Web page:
In fact, the BJP’s lip service of opposition to the Indo-US nuclear deal was more an expression of its pique that a Congress government was executing it instead of them. The pro-US tilt in foreign policy under the Vajpayee government was carried forward by the Manmohan Singh government, resulting in India becoming a subordinate ally of the USA in foreign policy matters. Vajpayee as prime minister wrote to President Bush on the very night of the 9/11 World Trade Centre strikes. The concluding sentence of this letter says: ‘We (India) stand ready to cooperate with you (US) in the investigation of this crime and to strengthen our partnership in leading international efforts to ensure that terrorism never succeeds again.’
There can be no dispute over the offering of cooperation in investigating terrorist crimes. This is unexceptionable. What clearly revealed the Indian interests in serving as subordinate US ally was the formulation to ‘strengthen our partnership in leading international efforts.’ The BJP’s fond hope and belief that it was in a ‘partnership’, albeit as a junior with the USA, was sadly belied for the Vajpayee government when the USA instead opted to ally with Pakistan in its efforts to crack down on the Taliban. Clearly, the US had its own military and strategic considerations in so deciding. The Vajpayee government was even prepared to offer logistical support for the US to stage military operations in pursuit of its military interventions in the region.
This shift is now being carried forward by the Modi government. The recent visit of President Obama has carried forward the joint military exercises, particularly naval exercises, after the US has deployed two-thirds of its global naval fleet in the Indian Ocean. Earlier too, joint naval exercises were conducted by India with the US along with Japan, Australia and Singapore. India has thus clearly signalled that it can play a role in assisting the US in ‘containing’ China.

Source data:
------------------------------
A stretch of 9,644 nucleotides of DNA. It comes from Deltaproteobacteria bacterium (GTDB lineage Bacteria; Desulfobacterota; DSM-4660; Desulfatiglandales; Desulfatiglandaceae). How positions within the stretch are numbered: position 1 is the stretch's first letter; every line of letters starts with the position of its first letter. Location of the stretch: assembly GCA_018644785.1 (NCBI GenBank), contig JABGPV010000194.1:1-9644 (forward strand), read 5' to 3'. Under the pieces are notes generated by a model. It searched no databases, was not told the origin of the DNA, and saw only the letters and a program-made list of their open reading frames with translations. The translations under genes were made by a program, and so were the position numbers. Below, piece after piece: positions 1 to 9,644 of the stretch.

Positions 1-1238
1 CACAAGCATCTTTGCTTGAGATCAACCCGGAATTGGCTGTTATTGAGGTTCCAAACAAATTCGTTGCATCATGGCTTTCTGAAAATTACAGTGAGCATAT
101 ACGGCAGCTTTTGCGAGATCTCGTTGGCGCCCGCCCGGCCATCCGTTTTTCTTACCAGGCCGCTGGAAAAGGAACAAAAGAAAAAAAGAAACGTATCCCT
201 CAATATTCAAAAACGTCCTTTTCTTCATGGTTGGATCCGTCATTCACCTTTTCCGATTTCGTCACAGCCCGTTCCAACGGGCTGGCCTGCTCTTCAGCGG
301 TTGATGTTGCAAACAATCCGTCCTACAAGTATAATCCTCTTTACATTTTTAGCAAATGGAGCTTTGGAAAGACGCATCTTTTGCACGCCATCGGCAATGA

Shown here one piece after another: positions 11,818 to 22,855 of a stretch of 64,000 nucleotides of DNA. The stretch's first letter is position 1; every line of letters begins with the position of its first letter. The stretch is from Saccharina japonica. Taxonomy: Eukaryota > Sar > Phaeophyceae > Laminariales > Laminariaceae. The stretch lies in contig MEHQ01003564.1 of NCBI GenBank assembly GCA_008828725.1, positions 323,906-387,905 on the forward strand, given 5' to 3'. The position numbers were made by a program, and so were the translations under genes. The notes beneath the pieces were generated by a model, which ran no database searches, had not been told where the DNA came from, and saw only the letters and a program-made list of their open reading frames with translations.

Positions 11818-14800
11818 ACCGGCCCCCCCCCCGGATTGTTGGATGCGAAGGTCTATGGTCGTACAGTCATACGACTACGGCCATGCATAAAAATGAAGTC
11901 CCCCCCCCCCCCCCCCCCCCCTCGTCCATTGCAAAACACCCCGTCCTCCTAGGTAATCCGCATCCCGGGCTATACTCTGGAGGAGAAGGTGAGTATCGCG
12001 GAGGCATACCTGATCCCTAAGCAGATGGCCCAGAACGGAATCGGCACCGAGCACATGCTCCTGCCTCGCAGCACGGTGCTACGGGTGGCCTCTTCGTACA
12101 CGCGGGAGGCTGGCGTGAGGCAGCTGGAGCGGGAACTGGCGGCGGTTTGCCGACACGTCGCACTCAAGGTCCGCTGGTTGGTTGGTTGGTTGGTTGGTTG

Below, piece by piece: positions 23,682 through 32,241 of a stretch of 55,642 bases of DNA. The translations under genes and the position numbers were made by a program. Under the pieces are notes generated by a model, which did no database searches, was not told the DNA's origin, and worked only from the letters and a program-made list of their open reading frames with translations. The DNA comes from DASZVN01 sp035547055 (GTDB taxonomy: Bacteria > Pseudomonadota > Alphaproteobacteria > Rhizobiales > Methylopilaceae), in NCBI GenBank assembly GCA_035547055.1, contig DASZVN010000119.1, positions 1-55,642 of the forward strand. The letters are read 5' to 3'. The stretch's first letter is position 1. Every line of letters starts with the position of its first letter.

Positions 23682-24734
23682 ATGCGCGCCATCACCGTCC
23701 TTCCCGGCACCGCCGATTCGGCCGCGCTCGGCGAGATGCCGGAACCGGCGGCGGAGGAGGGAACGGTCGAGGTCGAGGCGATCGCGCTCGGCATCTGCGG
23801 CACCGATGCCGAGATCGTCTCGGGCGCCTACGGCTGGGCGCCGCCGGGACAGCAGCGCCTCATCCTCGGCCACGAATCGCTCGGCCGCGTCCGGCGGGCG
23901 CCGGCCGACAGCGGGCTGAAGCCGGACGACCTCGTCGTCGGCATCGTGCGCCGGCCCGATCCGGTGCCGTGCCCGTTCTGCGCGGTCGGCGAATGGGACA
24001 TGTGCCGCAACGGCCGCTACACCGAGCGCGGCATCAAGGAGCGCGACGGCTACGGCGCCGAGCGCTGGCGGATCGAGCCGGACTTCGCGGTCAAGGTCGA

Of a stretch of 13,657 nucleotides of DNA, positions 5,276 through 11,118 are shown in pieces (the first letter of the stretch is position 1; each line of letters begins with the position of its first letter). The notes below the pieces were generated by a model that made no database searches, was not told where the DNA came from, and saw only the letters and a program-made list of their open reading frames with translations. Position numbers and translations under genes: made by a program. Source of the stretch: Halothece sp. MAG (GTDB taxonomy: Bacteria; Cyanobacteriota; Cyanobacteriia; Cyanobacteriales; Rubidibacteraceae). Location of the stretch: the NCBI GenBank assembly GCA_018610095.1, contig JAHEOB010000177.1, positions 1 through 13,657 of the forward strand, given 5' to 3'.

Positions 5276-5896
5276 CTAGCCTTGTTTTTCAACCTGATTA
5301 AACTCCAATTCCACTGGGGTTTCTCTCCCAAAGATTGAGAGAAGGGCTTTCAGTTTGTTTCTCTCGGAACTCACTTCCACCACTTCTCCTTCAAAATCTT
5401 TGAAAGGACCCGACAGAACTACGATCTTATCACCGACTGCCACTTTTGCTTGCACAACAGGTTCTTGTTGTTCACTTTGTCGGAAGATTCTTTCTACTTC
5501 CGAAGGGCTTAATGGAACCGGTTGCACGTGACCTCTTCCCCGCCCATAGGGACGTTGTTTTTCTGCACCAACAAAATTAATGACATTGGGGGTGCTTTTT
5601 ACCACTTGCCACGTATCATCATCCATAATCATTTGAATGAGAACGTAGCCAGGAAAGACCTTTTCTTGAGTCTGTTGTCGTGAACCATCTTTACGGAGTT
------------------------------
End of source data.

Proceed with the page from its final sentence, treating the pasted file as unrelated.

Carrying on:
The US-India defence agreement, which was the precursor for the Indo-US nuclear deal, has now been renewed for another ten years. Massive orders have been placed with US corporates to buy defence equipment. Simultaneously, Indo-Israel military ties are also being strengthened. Israel has been a steadfast US ally in West Asia. India is already the largest purchaser of Israeli weapons in the world. Despite forceful and repeated pleas in Parliament to stop or at least suspend such military purchases till Israeli attacks on the Palestinians in the Gaza strip cease, the Modi government has disregarded such criticism and continued to strengthen these military ties. In the bargain, India has become Israel’s biggest financier. The profits Israel makes through such sale of arms to India continue to finance its military operations against the Palestinians. The Modi government has thus patently violated India’s long standing commitment and solidarity with the Palestinian cause, lest the USA be displeased. Reportedly, one of its cabinet ministers has made statements suggesting that India’s earlier positions upholding the Palestinian cause are no longer relevant in today’s world. This is a betrayal of India’s long standing consensual foreign policy orientation.
In order to appease the US, the law passed by the Indian Parliament on the Indo-US civilian nuclear co-operation is being further tweaked by the Modi government to absolve US corporates supplying nuclear power reactors to India from any liability towards an unfortunate nuclear accident that can have gory consequences for our people. This will hold even if it is established that the US corporates supplied defective equipment. The Modi government is trying to put in place rules that will only make the Indian operator, i.e., the Government of India’s Department of Atomic Energy solely responsible for all compensation and rehabilitation of the victims. In other words, the Indian people would end up paying for damages caused by faulty US nuclear equipment.
Such a subservient attitude to US corporate needs and US global strategic constituencies aimed at consolidating its global hegemony can be noted in all other areas as well. Under the ongoing WTO Doha Round of negotiations on agriculture, India has provided the US and the European Union greater access to the Indian markets for the sale of their highly subsidized agriculture and dairy products. The Indian farmer, already a victim of an intense agrarian distress, forcing him/her to commit distress suicide, thus faces complete ruination. Regarding Intellectual Property Rights and Patent laws controlling the import of US drugs, major relaxations are being actively considered by the Modi government. This will make the cost of drugs and health treatment in India much more expensive.